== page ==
Be a Great Dancer, Regardless of Your Dance Skills

Growing up as a little, introverted boy, dance was the only way I could communicate. For me, it’s the greatest language—no words. Sharing people’s stories through the art of movement is magical. A good dancer is not necessarily defined by great technique, skill, or ability to pick up choreography, but by confidence. When you feel the music, it penetrates to your soul. Everybody’s a dancer. The greatest dancer is someone who is willing to dance, not afraid.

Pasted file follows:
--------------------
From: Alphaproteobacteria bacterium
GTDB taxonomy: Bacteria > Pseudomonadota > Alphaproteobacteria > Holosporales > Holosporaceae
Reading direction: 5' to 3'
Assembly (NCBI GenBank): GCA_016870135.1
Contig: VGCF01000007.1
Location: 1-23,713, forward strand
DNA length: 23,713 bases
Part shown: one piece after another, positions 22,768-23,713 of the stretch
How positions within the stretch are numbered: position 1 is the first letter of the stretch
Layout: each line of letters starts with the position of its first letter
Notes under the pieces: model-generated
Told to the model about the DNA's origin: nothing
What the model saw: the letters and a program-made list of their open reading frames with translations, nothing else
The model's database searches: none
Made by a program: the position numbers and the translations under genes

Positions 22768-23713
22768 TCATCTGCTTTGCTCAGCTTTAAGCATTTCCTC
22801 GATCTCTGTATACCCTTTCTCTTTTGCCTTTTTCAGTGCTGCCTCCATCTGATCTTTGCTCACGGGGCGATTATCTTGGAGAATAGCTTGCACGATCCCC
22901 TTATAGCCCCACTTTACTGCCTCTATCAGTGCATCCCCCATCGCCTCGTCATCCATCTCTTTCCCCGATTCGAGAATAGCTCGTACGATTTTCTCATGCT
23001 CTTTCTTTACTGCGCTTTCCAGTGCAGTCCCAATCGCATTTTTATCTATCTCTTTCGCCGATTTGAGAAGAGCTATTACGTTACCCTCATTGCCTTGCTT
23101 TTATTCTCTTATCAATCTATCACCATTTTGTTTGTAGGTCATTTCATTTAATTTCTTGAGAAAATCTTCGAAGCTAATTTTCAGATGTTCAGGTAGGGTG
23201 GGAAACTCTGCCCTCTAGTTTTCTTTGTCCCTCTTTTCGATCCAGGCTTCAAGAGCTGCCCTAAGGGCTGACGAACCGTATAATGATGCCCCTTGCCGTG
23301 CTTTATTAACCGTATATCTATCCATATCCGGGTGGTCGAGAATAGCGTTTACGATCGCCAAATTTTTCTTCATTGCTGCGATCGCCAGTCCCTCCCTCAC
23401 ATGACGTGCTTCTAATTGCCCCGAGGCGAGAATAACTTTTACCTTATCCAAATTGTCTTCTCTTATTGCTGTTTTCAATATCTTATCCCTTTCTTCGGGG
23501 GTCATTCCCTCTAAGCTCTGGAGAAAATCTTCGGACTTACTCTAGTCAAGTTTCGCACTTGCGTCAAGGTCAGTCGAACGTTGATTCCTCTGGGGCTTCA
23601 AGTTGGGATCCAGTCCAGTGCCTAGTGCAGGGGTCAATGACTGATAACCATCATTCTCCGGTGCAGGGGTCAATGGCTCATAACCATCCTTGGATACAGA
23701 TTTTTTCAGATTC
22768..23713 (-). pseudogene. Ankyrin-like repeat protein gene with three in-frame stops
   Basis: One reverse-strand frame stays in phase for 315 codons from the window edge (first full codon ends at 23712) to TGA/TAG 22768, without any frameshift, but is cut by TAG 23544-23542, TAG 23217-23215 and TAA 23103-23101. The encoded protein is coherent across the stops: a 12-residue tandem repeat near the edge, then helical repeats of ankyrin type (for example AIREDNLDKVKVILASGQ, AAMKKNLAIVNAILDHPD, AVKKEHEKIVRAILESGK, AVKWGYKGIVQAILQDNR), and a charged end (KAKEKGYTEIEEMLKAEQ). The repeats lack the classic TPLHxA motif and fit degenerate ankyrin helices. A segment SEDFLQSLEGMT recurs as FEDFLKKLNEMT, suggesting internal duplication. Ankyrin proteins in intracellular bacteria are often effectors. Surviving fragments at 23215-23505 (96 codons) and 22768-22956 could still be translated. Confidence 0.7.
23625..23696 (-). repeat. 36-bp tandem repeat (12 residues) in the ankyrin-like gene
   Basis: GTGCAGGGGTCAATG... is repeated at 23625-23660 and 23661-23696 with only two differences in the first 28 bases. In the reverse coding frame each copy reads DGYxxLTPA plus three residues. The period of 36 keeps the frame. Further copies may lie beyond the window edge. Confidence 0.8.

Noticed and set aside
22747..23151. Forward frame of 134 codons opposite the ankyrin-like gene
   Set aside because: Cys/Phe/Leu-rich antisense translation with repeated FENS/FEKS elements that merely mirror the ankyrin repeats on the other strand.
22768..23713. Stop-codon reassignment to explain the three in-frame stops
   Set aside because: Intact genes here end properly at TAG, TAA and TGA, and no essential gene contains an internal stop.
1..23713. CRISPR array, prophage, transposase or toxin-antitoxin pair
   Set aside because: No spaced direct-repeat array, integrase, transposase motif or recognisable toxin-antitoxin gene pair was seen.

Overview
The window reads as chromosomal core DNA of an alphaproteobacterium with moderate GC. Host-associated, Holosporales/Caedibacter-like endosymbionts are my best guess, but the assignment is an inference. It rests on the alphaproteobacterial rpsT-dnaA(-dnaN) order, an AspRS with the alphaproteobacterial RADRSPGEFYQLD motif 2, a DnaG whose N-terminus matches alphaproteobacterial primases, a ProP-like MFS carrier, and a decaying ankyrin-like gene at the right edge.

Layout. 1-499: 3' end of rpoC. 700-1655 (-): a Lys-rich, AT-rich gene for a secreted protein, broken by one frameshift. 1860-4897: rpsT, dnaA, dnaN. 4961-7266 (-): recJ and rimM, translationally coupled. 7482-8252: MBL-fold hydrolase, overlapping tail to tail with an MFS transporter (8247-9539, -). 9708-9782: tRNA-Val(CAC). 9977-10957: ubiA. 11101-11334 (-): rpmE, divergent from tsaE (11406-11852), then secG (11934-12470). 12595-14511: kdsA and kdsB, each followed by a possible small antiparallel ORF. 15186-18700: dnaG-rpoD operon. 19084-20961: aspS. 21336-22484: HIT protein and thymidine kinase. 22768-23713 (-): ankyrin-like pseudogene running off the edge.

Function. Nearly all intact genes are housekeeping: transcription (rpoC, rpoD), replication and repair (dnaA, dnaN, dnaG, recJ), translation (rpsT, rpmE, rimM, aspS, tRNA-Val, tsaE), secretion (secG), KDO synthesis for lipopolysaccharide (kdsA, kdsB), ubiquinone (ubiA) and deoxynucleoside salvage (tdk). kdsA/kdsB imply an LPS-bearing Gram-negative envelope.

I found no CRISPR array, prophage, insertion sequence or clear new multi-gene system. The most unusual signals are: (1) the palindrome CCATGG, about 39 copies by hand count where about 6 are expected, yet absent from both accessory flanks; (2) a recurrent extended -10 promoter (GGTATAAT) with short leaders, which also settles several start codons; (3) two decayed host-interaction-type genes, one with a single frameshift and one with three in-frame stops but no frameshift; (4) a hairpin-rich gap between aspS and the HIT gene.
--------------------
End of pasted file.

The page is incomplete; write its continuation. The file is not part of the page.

Dancing changed my life. It gave me a platform to be confident with the young man I was struggling to become. This is what Dancing Queen is all about. It’s more than this docu-series; it’s truly my book of life. It’s a triumph, and it’s a hallmark. It’s a journey. I think what people see of me is this big, bold, true Texan drag performer tongue-popping and twirling and kicking, but when the makeup is shed, what lies there is a very passionate person that is living with a purpose.